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July 13, 2015

PM Modi to ask Tajikistan for lease of ex-Soviet airbase


Prime Minister Narendra Modi is to ask Tajikistan for the lease of a former Soviet airbase that was refurbished by India in 2007.
Government sources told Mail Today that use of the Ayni airbase for the Indian Air Force, tops the agenda for discussion with Tajikistan President Emomali Rahmon when the prime minister arrives on a state visit on July 12.
Tajikistan marks the last leg of Prime Minister Modi's eight-day tour of the five Central Asian Republics and Russia. The Ayni airbase near Tajikistan's capital Dushanbe has long been key to expanding India's strategic footprint in Central Asia. India refurbished the base in 2007 but could not base fighters and helicopters there because of Russian pressure.
"Getting a foreign airbase, particularly in Central Asia is a significant development. But in this case, two other countries, Tajikistan and Russia, have to agree," former Air Chief Marshal PV Naik told Mail Today.
The origins of the airbase lie in the hijacking of Indian Airlines Flight IC-814 to Kandahar. The Vajpayee government began talks for the lease of an airbase after it discovered it had no proximate access to Afghanistan. Tajikistan shares a 1,400-km land border with Afghanistan. In the mid- 1990s India set up a field hospital at another Tajik airbase in Farkhor, over 100 km south-east of the capital Dushanbe, from where it supported the anti-Taliban Northern Alliance forces of Ahmad Shah Massoud.
In 2002, India and Tajikistan signed a bilateral defence agreement, one component of which was the repair of a disused Soviet airbase, Ayni, 10 km west of Dushanbe. The IAF planned to base a squadron of Mi-17 transport helicopters there and also train Tajik Air Force pilots. The Border Roads Organisation spent $70 million (Rs 443 crore) to refurbish the airbase in 2007, lengthening its runway to 3.2 kilometres, and building hangars and an air traffic control tower. Resistance, however, came from an unexpected quarter: Russia, which considers Tajikistan within its sphere of influence. In 2007, Russia pressurised the Tajik government to deny India access to the airbase, and the plans went into cold storage.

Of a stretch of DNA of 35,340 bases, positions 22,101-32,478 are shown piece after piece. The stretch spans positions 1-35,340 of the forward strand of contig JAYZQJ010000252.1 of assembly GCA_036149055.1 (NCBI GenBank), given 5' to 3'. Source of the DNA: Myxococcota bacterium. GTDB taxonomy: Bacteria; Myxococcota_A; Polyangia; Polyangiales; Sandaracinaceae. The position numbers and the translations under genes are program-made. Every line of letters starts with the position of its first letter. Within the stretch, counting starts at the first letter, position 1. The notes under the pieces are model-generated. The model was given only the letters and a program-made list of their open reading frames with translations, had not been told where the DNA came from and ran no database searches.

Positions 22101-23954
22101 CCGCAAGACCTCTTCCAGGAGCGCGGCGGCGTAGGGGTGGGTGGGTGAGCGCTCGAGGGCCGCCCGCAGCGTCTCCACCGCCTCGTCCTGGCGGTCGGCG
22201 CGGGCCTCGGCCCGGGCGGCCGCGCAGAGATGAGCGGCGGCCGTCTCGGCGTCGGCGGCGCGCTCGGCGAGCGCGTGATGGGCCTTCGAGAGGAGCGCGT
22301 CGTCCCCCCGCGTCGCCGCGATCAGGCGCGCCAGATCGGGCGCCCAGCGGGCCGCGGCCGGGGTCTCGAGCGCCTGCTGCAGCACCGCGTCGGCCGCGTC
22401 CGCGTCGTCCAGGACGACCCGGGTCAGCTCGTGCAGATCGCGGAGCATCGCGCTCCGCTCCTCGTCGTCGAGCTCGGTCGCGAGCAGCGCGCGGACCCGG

The use of the Ayni airbase received fresh impetus from the Modi government. Last September, foreign minister Sushma Swaraj visited Tajikistan during the 14th SCO summit and held talks with the Tajik President. One of the items on the agenda, besides cooperation on counterterrorism, was the use of the Ayni airbase.
Indian government officials say leasing the base could be problematic. Besides Russia, concerns could also be raised by Pakistan and China. The airbase is just a half-hour flying time away from the Tajik-China border. Tajikistan has no land boundary with Pakistan, the two countries are separated by Afghanistan's narrow Wakhan Corridor, but the prospect of an Indian airbase in its rear has raised alarm in Pakistan. In recent years, Pakistan has worked hard to dissuade Tajikistan from the airbase lease. In 2012, Pakistan offered to reactivate two other disused airbases and offered free training for the Tajikistan Air Force.

 indiatoday

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